Exocrine pancreatic insufficiency, dyserythropoietic anemia, and calvarial hyperostosis
MedGen UID:
436369
Concept ID:
C2675184
Disease or Syndrome
22q11.2 duplication syndrome
MedGen UID:
436417
Concept ID:
C2675369
Disease or Syndrome
22q11.2 duplication is defined for this GeneReview as the presence of a common 3-Mb or 1.5-Mb proximal tandem duplication. The 22q11.2 duplication phenotype appears to be generally mild and highly variable; findings range from apparently normal to intellectual disability / learning disability, delayed psychomotor development, growth retardation, and/or hypotonia. The high frequency with which the 22q11.2 duplication is found in an apparently normal parent of a proband suggests that many individuals can harbor a duplication of 22q11.2 with no discernible phenotypic effect.
Chromosome 15q26-qter deletion syndrome
MedGen UID:
390804
Concept ID:
C2675463
Disease or Syndrome
Mental retardation, autosomal dominant 5
MedGen UID:
382611
Concept ID:
C2675473
Disease or Syndrome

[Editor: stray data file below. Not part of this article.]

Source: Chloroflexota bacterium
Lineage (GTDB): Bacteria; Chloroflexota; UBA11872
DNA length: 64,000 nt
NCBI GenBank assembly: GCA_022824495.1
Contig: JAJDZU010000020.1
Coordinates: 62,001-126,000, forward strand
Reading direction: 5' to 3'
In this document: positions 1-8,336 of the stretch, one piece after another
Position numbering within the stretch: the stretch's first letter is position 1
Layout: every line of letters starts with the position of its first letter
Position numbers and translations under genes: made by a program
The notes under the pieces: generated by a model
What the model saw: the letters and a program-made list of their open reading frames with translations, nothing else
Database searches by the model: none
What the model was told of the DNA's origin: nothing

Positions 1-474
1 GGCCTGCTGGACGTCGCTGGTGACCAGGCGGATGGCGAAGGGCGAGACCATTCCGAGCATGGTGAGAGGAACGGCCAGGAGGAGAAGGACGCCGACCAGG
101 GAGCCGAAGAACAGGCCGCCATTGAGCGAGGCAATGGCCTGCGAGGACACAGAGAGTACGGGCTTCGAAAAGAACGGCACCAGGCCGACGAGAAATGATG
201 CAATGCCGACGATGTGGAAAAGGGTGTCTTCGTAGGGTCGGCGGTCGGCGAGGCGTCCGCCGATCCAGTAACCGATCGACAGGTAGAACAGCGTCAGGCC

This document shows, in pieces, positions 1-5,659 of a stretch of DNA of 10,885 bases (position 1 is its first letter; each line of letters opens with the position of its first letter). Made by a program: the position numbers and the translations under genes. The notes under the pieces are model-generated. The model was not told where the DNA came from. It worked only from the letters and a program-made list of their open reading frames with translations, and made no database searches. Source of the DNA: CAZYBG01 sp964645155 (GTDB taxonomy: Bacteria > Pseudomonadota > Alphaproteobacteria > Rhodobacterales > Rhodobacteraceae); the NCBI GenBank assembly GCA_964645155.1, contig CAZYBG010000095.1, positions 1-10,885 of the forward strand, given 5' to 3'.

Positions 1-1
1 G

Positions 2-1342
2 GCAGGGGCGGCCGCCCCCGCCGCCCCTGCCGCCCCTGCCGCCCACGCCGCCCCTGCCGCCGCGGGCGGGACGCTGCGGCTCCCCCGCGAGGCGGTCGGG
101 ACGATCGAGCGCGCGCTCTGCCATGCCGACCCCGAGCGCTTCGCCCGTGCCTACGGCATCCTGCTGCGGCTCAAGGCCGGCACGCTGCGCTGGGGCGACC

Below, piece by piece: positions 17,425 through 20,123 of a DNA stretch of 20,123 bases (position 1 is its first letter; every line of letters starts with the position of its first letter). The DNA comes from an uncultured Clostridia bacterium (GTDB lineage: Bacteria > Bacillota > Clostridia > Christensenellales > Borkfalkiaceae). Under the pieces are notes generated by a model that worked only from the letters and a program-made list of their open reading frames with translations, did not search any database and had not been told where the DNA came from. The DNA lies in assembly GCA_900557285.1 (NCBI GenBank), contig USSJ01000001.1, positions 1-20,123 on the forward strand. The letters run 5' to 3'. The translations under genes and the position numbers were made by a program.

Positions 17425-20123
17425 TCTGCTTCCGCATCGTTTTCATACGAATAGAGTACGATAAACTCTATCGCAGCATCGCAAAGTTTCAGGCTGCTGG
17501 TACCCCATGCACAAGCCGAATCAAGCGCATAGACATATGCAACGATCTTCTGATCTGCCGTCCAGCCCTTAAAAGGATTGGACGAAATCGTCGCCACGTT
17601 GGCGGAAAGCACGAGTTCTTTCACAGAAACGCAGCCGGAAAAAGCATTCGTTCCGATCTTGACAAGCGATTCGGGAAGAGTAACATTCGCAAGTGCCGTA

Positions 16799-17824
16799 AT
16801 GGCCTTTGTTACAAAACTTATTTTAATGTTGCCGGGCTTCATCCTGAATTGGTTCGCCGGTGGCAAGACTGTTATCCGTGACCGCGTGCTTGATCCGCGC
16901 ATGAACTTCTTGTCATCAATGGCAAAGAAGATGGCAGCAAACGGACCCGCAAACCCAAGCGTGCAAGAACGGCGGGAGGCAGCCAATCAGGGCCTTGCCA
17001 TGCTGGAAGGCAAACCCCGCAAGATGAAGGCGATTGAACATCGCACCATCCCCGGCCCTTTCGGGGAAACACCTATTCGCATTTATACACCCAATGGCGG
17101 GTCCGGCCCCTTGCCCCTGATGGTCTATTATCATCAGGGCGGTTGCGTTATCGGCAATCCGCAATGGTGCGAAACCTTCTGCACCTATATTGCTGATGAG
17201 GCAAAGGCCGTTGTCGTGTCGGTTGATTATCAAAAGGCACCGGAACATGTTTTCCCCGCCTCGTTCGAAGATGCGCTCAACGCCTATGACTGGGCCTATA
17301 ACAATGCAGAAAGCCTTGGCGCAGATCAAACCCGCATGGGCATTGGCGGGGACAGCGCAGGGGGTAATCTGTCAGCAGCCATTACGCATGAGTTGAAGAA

SYNGAP1-related intellectual disability (SYNGAP1-ID) is characterized by developmental delay (DD) or intellectual disability (ID) (100% of affected individuals), generalized epilepsy (~84%), and autism spectrum disorder (ASD) and other behavioral abnormalities (=50%). To date more than 50 individuals with SYNGAP1-ID have been reported. In the majority DD/ID was moderate to severe; in some it was mild. The epilepsy is generalized; a subset of individuals with epilepsy have myoclonic astatic epilepsy (Doose syndrome) or epilepsy with myoclonic absences. Behavioral abnormalities can include stereotypic behaviors (e.g., hand flapping, obsessions with certain objects) as well as poor social development. Feeding difficulties can be significant in some.